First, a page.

The San Juan Bautista City Council held a closed session Jan. 30 during a special session to consider the appointment of a permanent city manager.
Before going into the closed hearing councilmembers Chris Martorana and John Freeman were appointed as a subcommittee to negotiate an employment agreement for city manager.
J. Edward Tewes has been acting city manager since Sept. 19. He was hired on an interium basis until a permanent city manager is hired. He works 32 hours a week at a rate of $50 an hour.
In December the city hired Michaele LaForge as assistant city manager.
There were no announcements after the closed hearing.
In other action, the council, with Councilman Tony Boch, absent, unanimously approved an amendment authorizing Tewes to execute an agreement with Edenbridge Homes regarding a city water well.
Edenbridge Homes is the developer of the 45 single family home Copperleaf subdivision. It is being developed on 12.52 acres on San Juan Hollister Road. The company would undertake all expenses for drilling, testing and developing Well 5 and give the well to the city upon completion.
The city found that Edenbridge Homes could develop the well faster and cheaper than if the city had to accumulate money for the project and put it out to bid.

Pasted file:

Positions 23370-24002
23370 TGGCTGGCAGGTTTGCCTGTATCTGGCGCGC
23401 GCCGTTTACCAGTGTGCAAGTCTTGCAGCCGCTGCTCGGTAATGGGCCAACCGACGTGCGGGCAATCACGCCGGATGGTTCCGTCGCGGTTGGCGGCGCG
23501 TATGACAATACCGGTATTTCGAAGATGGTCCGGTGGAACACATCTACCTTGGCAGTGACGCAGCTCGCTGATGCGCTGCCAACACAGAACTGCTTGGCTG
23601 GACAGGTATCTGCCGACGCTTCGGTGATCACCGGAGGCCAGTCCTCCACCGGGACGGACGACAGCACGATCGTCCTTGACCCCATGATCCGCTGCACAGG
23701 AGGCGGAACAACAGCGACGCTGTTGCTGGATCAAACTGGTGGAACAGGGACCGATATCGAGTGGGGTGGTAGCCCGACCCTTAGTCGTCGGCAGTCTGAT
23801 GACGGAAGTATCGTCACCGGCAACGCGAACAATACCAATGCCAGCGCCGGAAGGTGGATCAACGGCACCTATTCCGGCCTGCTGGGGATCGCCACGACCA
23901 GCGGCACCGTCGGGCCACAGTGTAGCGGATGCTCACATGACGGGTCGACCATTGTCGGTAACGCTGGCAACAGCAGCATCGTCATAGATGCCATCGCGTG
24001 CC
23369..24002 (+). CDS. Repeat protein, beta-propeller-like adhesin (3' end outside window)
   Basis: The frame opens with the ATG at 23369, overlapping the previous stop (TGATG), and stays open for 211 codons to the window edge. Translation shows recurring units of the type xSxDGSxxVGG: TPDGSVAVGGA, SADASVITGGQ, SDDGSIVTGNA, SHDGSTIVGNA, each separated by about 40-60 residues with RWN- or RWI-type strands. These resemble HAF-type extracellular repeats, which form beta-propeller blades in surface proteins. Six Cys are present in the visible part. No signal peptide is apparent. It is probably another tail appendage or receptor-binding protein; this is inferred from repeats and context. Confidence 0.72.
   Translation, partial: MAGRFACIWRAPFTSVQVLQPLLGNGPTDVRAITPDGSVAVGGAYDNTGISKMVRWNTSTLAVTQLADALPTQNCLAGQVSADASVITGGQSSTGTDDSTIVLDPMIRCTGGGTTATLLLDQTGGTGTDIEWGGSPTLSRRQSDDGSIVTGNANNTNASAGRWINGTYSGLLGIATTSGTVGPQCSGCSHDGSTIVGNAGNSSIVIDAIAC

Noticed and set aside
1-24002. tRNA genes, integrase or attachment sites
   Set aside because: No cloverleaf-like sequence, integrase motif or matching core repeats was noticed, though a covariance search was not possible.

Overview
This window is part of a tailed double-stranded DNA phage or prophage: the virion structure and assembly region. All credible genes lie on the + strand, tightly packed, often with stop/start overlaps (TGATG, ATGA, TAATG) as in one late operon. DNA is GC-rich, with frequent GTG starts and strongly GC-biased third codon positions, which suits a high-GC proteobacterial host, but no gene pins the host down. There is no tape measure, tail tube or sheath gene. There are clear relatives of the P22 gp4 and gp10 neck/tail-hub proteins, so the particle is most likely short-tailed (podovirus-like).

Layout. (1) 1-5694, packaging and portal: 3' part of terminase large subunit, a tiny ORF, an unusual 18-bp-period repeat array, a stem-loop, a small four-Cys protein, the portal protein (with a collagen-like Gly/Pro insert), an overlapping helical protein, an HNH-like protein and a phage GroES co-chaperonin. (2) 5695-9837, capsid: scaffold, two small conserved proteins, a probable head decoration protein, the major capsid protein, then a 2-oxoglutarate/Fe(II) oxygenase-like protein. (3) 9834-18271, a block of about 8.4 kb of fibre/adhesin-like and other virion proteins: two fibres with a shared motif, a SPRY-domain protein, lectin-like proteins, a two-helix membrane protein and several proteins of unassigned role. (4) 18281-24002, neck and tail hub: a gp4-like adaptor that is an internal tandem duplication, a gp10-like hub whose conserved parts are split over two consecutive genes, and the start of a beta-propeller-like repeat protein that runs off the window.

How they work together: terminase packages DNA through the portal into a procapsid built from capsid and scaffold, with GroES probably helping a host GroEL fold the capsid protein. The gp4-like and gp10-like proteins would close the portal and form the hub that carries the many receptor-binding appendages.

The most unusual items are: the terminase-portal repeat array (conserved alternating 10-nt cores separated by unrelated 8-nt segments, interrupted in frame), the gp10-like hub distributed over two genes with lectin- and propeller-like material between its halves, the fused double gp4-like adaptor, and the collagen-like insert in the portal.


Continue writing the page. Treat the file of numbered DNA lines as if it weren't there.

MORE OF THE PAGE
Under the agreement the company would receive a credit against water connection fees, which would be paid along with each building permit for new homes. The connection fee had been $7,550 per unit. As of last July 1, it went to $8,482 per unit. It will be increased again July 1 of this year, based on the Construction Cost Index of the Engineering News Record.
Edenbridge has acknowledged the higher fees because there is not a development agreement for the project locking in fees. The value of the amended fees is $381,690.
The city will submit water quality tests to the state and expects to receive permission to put in Well 5 within 30 days. The city will bear the cost of connecting the well to an iron/manganese water treatment plant. The well is expected to be online in March.
The new well is part of the city plan to improve its water system, which has been cited by the State Water Board and the San Benito County Department of Environmental Heath for excessive nitrates. City residents have been warned not to drink the water.
Nitrates are associated with run-off of fertilizers used in agriculture. Nitrates can interfere with the ability of red blood cells to carry oxygen to body tissues. They produce a condition called methemoglobinemia. Infants who ingest too many nitrates can develop “blue baby syndrome.” Nitrates also can adversely affect pregnant women.
In another action regarding the water supply, Tewes has been negotiating with San Juan Bautista farmer Dale Coke on the price and terms of a well swap agreement.
The agreement, which must be approved by the City Council, calls for a swap of land. The city will get the Coke property well in exchange for about 0.8 acres of city property at the corner of Mission Vineyard and San Juan Hollister Road. Coke would then acquire Well No. 3, which he can abandon or use for agriculture.